FDA report delves into personalized medicine
SILVER SPRINGS, Md. — Earlier this year, the Food and Drug Administration approved a new drug for treating cystic fibrosis for patients who have a specific genetic mutation, but that also treats the underlying cause of the disease rather than the disease itself.
That drug, Vertex Pharmaceuticals’ Kalydeco (ivacaftor), along with cancer drugs for patients whose tumors have specific genetic characteristics identified by a companion diagnostic test, are examples of personalized medicine. Personalized medicine, in which medical treatments are tailored to patients’ individual characteristics, is a growing field and the subject of a new report by the FDA designed to provide a framework for regulating it.
"For the first time, it provides a compendium of FDA’s many recent efforts to advance regulatory standards, methods and tools in support of personalized medicine and to further refine critical regulatory processes and policies in order to bring about personalized medical product development," FDA commissioner Margaret Hamburg wrote in a forward to the report.
Review supports pharmacogenomic testing for some psychiatric drugs, Assurex Health says
MASON, Ohio — A personalized medicine company said a new study justifies clinical use of pharmacogenomic testing to help predict patients’ response to psychiatric medications and improve treatment outcomes.
Assurex Health said a review published in the International Review of Psychiatry provides "substantial evidence" that pharmacogenomic testing — which is analysis of how patients’ genetic makeup affects their response to drugs — has clinical value in predicting how individual patients will tolerate and respond to specific psychiatric drugs. The review, titled "Clinical Validity of Cytochrome P450 Metabolism and Serotonin Gene Variants in Psychiatric Pharmacotherapy," reviewed published data collected since 2007.
Furthermore, Assurex said, the findings refute results of a previous assessment of pharmacogenomic testing in 2007 by the Evaluation of Genomic Applications in Practice and Prevention initiative, which concluded there was insufficient evidence to determine the value of pharmacogenomic testing for adults starting treatment on certain antidepressants.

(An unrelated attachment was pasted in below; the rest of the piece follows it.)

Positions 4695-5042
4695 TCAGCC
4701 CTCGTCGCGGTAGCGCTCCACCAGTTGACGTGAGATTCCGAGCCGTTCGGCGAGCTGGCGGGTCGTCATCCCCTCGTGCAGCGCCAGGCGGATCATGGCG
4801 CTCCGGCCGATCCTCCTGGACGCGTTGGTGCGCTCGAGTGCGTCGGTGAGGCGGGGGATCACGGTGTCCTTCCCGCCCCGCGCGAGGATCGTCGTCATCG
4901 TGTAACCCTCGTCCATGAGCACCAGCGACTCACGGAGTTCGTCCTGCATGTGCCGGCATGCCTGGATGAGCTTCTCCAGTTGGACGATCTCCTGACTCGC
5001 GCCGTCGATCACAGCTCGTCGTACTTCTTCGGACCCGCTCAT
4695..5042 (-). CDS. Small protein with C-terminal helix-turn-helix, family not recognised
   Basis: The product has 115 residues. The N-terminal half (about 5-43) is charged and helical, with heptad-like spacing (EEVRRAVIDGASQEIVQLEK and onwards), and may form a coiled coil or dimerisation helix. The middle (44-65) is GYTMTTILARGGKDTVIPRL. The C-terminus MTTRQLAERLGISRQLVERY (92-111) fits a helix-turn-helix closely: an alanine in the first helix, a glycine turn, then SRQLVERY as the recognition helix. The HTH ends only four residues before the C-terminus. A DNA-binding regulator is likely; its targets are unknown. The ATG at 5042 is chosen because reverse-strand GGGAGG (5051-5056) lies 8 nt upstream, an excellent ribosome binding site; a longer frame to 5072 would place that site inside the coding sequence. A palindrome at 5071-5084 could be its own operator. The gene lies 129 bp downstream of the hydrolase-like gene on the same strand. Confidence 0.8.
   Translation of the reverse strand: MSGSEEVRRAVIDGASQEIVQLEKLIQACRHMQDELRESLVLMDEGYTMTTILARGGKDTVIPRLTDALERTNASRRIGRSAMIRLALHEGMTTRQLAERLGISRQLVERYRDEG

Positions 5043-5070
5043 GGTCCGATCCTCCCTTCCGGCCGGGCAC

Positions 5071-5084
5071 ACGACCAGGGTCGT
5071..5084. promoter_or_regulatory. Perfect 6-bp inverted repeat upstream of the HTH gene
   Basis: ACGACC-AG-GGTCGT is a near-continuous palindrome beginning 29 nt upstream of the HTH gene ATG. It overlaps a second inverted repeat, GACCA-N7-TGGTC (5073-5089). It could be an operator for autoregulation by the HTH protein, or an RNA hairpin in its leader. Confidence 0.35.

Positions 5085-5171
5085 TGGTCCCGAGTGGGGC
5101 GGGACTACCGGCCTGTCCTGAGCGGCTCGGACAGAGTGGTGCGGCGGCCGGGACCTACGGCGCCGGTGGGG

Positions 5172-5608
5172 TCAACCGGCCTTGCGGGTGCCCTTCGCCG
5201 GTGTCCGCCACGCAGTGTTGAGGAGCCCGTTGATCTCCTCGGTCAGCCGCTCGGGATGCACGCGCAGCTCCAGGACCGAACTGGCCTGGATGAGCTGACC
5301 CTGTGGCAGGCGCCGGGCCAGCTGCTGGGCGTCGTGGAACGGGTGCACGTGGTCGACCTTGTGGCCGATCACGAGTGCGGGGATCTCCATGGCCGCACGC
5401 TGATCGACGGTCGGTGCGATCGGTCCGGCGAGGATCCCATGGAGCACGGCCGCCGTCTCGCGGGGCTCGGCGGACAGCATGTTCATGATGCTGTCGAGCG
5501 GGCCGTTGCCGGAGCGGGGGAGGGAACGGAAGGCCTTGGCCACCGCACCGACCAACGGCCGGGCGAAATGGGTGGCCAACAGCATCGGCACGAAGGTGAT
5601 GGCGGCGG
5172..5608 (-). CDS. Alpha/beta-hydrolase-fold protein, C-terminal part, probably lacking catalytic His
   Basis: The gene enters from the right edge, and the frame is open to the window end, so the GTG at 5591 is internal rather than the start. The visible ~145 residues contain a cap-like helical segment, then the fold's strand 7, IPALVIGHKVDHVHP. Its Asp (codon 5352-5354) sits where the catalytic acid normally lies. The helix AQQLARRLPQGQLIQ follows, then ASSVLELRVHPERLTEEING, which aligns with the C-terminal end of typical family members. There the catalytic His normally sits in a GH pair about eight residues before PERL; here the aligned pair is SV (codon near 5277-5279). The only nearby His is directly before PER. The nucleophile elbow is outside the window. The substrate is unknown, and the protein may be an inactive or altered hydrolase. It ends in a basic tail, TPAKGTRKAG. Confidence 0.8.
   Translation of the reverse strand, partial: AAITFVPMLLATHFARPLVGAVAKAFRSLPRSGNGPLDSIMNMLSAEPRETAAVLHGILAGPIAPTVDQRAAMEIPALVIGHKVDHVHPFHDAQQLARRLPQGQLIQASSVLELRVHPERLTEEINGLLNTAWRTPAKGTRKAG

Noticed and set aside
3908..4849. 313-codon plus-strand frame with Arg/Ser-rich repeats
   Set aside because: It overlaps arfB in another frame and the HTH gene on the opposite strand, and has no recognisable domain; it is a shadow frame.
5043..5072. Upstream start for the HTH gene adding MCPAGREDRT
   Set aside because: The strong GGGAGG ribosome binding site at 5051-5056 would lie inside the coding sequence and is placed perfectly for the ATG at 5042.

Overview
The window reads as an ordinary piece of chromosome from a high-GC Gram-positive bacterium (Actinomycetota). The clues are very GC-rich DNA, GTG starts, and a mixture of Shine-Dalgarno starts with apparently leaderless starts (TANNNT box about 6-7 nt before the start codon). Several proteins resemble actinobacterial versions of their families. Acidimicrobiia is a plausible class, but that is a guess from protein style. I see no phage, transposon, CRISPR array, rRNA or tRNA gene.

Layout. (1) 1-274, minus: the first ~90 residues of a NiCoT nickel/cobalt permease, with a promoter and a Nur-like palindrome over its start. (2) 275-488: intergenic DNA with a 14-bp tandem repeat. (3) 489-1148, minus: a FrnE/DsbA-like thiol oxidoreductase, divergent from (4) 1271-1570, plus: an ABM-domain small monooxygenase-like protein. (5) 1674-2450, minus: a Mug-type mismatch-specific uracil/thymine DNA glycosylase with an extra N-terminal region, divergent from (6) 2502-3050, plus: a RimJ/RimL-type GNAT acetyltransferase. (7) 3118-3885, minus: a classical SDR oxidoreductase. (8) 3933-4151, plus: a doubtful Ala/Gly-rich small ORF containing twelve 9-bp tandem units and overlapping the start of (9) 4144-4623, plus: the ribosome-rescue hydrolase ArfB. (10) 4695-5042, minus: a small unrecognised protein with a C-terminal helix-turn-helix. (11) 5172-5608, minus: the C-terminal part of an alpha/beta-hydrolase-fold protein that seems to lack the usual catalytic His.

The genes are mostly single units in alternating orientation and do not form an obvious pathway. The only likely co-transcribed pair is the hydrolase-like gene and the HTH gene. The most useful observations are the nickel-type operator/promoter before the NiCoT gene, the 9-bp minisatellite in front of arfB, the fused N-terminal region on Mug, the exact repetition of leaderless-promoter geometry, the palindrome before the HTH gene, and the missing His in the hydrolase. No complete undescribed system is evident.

"A review of 294 scientific studies published since the EGAPP report clearly demonstrates the clinical validity of multiple genes in predicting patient responses to antidepressant medications," lead study author and Assurex chief science officer C. Anthony Altar said. "This assessment is further supported by multiple clinical trials demonstrating that understanding variations in these same genes leads to better treatment decisions and better patient outcomes."
FDA issues plan to reduce drug shortages
SILVER SPRING, Md. — The Food and Drug Administration is using long-term strategies to address drug shortages when they appear and requiring manufacturers to notify the agency if a shortage is at risk of happening, under a new plan announced Thursday.
The FDA said it would take two actions to improve its efforts to prevent and resolve drug shortages, which have become a problem in recent years, though an executive order by president Barack Obama two years ago reduced the number of shortages in 2012 to 117, from 2011’s 251. The agency said it was able to prevent 195 shortages in 2011 and 282 in 2012.
First, the agency will release a strategic plan for improving its response to imminent or existing shortages and longer-term approaches for addressing the underlying cause of shortages, as mandated by the Food and Drug Administration Safety and Innovation Act of 2012, also known as FDASIA. The plan includes launching a new smartphone app that would allow consumers to instantaneously access drug shortage information; clarify manufacturers’ roles and responsibilities by encouraging them to take steps to reduce the likelihood of shortages; and update the FDA’s internal procedures for responding to early notifications of potential shortages. Other provisions in the plan would allow broader use of manufacturing metrics to evaluate manufacturing quality, such internal organizational changes as a proposed Office of Pharmaceutical Quality within the FDA’s Center for Drug Evaluation and Research and risk-based approaches for identifying early warning signals of manufacturing and quality problems.
Second, a proposed rule would require all manufacturers of certain medically important prescription pharmaceutical and biologic drugs to notify the FDA of a permanent discontinuance or temporary interruption of manufacturing that is likely to disrupt supply. The rule would implement an expanded early notification requirement included in FDASIA. The FDA said early notification would allow it to work with manufacturers to investigate issues leading to manufacturing disruption, identify other manufacturers that can make up for the shortfall and expedite inspections and reviews of regulatory approval applications for products that might prevent or mitigate a shortage.
"The complex issue of drug shortages continues to be a high priority for the FDA, and early notification is a critical tool that helps mitigate or prevent looming shortages," FDA CDER director Janet Woodcock said. "The FDA continues to take all steps it can within its authority, but the FDA alone cannot solve shortages. Success depends upon a commitment from all stakeholders."